Europe and Culture – “Wake Up!” EU Cultural Partnership Project 2010 – 2012
“I do not want art for a few, any more than education for a few or freedom for a few.” William Morris, 1882
In the early 90s, Opera Circus, a chamber opera and music theatre company, were invited to Romania by the British Council to take part in a Festival of British Theatre. It was our first tour to Eastern Europe, with Romania still resonating from the corrupt clutches of Ceausescu. Our production was a devised piece of physical theatre interspersed with operatic arias and new music by Paul Sand. The great British director David Glass created a brilliant tour de force called “Shameless” from two of Bertolt Brecht’s short stories and we became the hit of the festival. We toured all over Romania and came away from this country’s rich culture having grown up as artists. “Shameless” was to tour with the British Council for another 5 years from Thailand to Peru, Canada, Sardinia, Portugal to Georgia and beyond.
On the return journey in an ancient Tarom plane, our tenor, a young handsome Englishman from an upper middle class family, brooded in the back.
“What’s the matter, Ted?” we said, and the response was, “ I come from a family where my desire to be an operatic singer is ridiculed and where my father has constantly told me to get a proper job, a job for a man. I come to Romania and I find myself in a country where my voice and my talent are welcomed and where what I do is necessary for society. I am needed. I have a role. Now what do I do?” Sadly within a few years he had given up and no doubt his father got his desire.
There are societies that still manage to retain their traditions and cultures despite cultural homogenisation that globalisation and the internet bring. There are also societies that have lost their own narative and true history replaced by a bland form of socially engineered art alongside government funding-inspired fake rituals and celebrations.
Cultural activity as a means of strengthening community cohesion has until recently been undervalued but increasingly it is being recognised that culture, the creative arts and in particular music, can be powerful aids to overcoming social exclusion, building trust and co-operation and, among young people, to supporting educational attainment.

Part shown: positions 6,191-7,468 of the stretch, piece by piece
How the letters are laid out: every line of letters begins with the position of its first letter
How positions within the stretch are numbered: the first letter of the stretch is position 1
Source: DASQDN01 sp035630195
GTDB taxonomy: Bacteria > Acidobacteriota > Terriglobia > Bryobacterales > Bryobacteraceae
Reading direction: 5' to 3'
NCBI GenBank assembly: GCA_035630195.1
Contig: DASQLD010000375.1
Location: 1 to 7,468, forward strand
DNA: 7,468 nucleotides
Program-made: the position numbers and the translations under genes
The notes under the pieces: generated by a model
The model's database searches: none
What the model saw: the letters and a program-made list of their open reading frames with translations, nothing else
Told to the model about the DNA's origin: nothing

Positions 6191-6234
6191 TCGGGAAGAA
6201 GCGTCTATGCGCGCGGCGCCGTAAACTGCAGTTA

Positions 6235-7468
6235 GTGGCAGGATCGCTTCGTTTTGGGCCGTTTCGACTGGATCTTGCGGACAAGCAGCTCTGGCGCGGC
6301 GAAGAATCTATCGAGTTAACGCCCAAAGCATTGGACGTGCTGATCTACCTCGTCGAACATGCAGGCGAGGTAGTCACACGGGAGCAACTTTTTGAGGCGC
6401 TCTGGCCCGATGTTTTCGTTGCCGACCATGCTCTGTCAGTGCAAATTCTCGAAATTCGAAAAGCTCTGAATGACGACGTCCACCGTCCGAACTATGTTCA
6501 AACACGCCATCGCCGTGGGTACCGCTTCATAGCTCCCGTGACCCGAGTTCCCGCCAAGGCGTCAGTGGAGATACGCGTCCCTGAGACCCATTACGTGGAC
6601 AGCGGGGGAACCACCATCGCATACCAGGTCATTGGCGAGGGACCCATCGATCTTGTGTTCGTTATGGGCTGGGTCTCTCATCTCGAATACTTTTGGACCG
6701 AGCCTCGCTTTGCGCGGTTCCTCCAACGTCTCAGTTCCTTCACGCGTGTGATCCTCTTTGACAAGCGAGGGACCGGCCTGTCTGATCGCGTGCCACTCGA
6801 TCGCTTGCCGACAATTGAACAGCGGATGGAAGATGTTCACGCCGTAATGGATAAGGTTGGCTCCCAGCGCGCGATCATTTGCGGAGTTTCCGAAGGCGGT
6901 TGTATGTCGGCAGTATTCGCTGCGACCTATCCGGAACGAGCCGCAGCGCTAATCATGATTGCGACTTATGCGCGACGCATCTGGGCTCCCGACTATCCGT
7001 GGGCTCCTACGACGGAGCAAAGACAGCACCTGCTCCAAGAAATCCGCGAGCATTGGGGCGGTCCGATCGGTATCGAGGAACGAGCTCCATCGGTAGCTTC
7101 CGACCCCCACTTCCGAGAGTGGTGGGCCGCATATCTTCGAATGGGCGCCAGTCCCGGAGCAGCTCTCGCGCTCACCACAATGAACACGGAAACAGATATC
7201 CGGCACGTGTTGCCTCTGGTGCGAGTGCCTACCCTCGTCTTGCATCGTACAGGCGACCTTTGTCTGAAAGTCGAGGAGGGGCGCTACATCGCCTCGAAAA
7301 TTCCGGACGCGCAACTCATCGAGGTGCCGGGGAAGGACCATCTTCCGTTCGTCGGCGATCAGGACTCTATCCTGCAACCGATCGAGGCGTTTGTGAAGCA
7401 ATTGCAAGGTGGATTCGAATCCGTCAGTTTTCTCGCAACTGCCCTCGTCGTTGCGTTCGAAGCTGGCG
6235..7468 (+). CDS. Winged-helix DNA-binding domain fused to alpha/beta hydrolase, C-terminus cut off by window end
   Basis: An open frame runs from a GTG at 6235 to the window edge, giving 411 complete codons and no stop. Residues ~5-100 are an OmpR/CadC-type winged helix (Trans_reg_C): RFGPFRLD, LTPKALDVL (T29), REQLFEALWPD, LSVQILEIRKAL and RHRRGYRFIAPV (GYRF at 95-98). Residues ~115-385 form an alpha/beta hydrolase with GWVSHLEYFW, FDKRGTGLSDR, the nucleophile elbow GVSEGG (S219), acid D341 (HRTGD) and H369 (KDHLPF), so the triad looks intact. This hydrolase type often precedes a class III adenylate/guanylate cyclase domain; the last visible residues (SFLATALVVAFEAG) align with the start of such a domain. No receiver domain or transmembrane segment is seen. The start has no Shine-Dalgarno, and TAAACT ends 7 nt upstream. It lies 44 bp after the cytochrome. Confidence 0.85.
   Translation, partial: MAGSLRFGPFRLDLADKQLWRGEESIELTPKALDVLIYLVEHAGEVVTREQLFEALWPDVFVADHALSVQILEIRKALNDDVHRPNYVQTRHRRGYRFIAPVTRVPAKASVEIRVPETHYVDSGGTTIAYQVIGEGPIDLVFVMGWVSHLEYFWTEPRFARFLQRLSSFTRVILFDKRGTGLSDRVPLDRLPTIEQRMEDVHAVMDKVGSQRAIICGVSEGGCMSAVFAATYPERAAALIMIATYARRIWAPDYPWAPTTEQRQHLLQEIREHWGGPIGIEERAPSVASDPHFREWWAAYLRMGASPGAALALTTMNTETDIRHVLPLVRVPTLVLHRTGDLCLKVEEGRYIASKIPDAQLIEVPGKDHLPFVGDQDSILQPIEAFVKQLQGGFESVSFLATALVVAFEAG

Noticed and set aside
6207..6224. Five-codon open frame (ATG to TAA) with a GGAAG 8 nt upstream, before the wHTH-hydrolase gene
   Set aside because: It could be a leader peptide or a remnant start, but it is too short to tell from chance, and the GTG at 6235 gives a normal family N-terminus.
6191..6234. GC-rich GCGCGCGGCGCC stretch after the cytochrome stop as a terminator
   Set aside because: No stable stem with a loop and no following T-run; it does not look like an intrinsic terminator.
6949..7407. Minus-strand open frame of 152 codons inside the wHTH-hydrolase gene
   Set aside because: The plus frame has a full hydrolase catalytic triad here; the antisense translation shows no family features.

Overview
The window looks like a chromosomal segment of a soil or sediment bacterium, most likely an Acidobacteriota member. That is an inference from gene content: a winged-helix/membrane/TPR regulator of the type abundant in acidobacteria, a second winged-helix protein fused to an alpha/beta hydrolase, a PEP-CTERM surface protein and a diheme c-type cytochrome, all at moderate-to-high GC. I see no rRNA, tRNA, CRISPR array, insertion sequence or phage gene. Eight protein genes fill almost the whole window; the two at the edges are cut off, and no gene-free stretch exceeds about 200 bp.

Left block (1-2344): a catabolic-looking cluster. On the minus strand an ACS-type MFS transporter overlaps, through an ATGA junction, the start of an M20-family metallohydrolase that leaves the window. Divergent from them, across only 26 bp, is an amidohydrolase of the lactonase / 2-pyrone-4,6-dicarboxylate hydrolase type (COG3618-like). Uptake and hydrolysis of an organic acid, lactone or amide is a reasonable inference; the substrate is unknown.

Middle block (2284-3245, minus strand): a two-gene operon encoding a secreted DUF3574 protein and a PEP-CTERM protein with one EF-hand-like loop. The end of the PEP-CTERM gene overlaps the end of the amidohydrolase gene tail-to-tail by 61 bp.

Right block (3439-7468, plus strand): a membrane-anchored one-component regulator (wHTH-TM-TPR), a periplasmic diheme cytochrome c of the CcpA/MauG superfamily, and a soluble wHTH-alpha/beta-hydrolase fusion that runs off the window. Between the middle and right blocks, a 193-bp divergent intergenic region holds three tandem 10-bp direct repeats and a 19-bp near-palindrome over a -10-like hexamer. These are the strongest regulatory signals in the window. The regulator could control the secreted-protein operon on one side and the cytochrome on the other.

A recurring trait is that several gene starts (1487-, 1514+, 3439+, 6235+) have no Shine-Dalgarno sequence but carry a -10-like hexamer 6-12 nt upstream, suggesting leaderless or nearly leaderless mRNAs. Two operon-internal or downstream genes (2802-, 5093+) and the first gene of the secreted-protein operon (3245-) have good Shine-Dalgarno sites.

“Culture generally and music and the arts specifically support the creation of environments for tolerance and understanding within divided communities.” See Francois Matarasso “Cultural Policy Practices in South European Cities” (The Arts, Politics and Change – European Cultural Foundation)
In 2004 my company, Opera Circus, were invited to work with one of the most inspired and yet mostly unrecognised artists in the UK, Nigel Osborne; a composer of distinction and an animateur with legendary skills for working with damaged and dysfunctional children and young people through music. He is an expert on how music and the creative arts affects the human brain. His musical knowledge spans many of the world’s cultures. A man of great bravery who ignored the dangers of Sarajevo and Mostar during the Bosnian war and worked tirelessly with abandoned and traumatised children. He continues to travel the world with his small guitar and his pied-piper-like ability to calm, soothe and rehabilitate children’s minds and bodies. At the same time he continues to make representations against the ignorance and greed of the world’s political systems for instance at DAVOS, at major educational establishments and within corporate entities, either with his music or his eloquence.
Through our work with Nigel, we began to develop partnerships in Bosnia with local organisations, mainly those working with children and young people, who believed that culture and the arts were the most powerful tool to cohere the country’s divided communities.
In 2009 we were invited by a local NGO to come to Srebrenica and use our theatrical and musical skills to help support the development of a Children’s Music Theatre.
We were interested in creating partnerships in the town and to try and slowly work through the understandable mistrust of us appearing as yet another “ignorant and overpaid International” by the community.
We had also been told by a group of local young cultural activists that they were fed up with only bad news coming out of Srebrenica, that they wanted to project good news. Through their cultural activities, there was plenty.
The British Council funded a process of partnership development through its Creative Collaboration Partnership Grant which allowed us to work with a number of partners not only from Bosnia, but the Netherlands, Kosovo and Serbia.
“Wake Up” was born with genuine partnerships and established aims and the application for a grant was completed and delivered. The less said about the application process the better and luckily we were successful.
The idea was that each partner would produce an event that centred on a performance or a training programme combined with a partnership meeting. Each process would involve the development of youth theatre and music as well as involving many artists and those that we could reach at the centres of power. We looked to the long term, making our training and activities as sustainable and effective as we could. We believed that they had to be of the highest quality and reach as large an audience as possible. Finally, the whole process would advocate for the importance of culture and the arts in the EU and its surrounding neighbours.
Inherent in the aims of Wake Up are:
- to promote human rights, youth, cultural leadership and tolerance